Canada invests C$17.9M in green technology for farmers

Canada farmer

Canada is investing up to C$17.9 million in clean technology for farmers across the country, as the agricultural and agri-food sector of the country is at the forefront of climate change. Therefore, the investment announced today by the Canadian government intends to take climate action and to build a healthier environment for workers and people across the country.

Firstly, Minister of Agriculture and Agri-Food, Marie-Claude Bibeau, announced the first wave of 60 approved projects under the Agricultural Clean Technology (ACT) Program. The ACT program will support Canadian farmers by increasing their access to the latest clean technologies.

Moreover, the projects will help farmers adapt to a changing climate and boost their long-term competitiveness; all while cutting emissions. The investment will focus on three propriety areas: green energy and energy efficiency; precision agriculture; and the bioeconomy.

In addition, under the ACT program, farmers and agri-businesses will have access to funding to help develop and adopt the latest clean technologies to reduce GHG emissions and enhance their competitiveness.

Furthermore, according to the statement, the ACT program has 24 projects ready; with federal investments totaling up to almost $7.6 million to date across Manitoba, Saskatchewan, and Alberta.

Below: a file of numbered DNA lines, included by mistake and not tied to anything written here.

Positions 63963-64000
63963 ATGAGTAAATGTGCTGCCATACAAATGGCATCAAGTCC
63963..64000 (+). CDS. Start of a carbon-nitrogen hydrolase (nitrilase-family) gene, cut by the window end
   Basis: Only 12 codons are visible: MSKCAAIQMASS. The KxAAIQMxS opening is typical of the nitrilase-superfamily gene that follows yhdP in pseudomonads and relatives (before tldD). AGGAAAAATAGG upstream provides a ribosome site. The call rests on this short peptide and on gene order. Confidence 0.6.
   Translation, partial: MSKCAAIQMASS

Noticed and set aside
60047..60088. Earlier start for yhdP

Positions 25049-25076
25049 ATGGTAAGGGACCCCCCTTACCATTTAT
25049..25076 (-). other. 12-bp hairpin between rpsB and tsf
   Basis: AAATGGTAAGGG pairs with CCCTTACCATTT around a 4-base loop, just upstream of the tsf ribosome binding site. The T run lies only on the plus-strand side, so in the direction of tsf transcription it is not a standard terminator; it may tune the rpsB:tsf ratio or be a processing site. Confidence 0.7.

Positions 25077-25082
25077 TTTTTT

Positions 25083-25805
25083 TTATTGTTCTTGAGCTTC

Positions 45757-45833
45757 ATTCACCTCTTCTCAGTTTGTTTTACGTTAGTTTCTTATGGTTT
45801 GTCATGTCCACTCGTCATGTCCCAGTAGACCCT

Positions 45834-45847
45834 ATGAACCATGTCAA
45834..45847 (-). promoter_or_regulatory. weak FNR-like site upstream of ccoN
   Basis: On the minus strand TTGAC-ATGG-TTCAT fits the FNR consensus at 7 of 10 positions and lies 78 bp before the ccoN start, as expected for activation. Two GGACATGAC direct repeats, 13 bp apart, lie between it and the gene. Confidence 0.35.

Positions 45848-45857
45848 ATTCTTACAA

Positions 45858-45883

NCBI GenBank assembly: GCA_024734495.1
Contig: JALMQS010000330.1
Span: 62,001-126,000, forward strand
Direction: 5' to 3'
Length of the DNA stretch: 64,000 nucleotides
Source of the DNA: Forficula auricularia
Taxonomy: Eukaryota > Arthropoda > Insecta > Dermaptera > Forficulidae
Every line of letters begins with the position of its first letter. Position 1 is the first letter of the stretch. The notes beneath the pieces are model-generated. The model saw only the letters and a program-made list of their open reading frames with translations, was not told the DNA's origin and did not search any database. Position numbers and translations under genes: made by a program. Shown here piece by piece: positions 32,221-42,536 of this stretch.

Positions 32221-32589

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Canada advancing clean energy solutions for farmers and agri business

In fact, this Thursday morning, Minister Bibeau virtually met with female-led Fermes Janor Inc. in Farnham, Quebec. The meeting was to show the Minister the new outdoor grain dryer and equipment made possible through ACT funding of up to nearly $421,000. This is indeed one of the nine projects approved to date in Quebec. Federal investments in the province are already up to $1.9 million so far.

On the other hand, later in the day, Wendland Farms Ltd. in Waldheim, Saskatchewan met virtually with Minister Bibeau to showcase progress at its farm operation; its new high-efficiency grain dryer, made possible by ACT funding of up to more than $251,000.

At the same time, today’s announcement builds on the work already underway to help farmers reduce emissions and develop technology to adapt to climate change. Minister Bibeau said about the matter. “The Government of Canada is working together with agricultural producers to reduce greenhouse gas emissions. The program helps them acquire more energy-efficient equipment and adopt innovative solutions to make their practices more sustainable.”

Finally, she said. “These investments build resilience to climate change and meet consumer expectations. A green recovery includes working closely with our Quebec farmers. To achieve this, we need to implement practices that address greenhouse gas emissions.”

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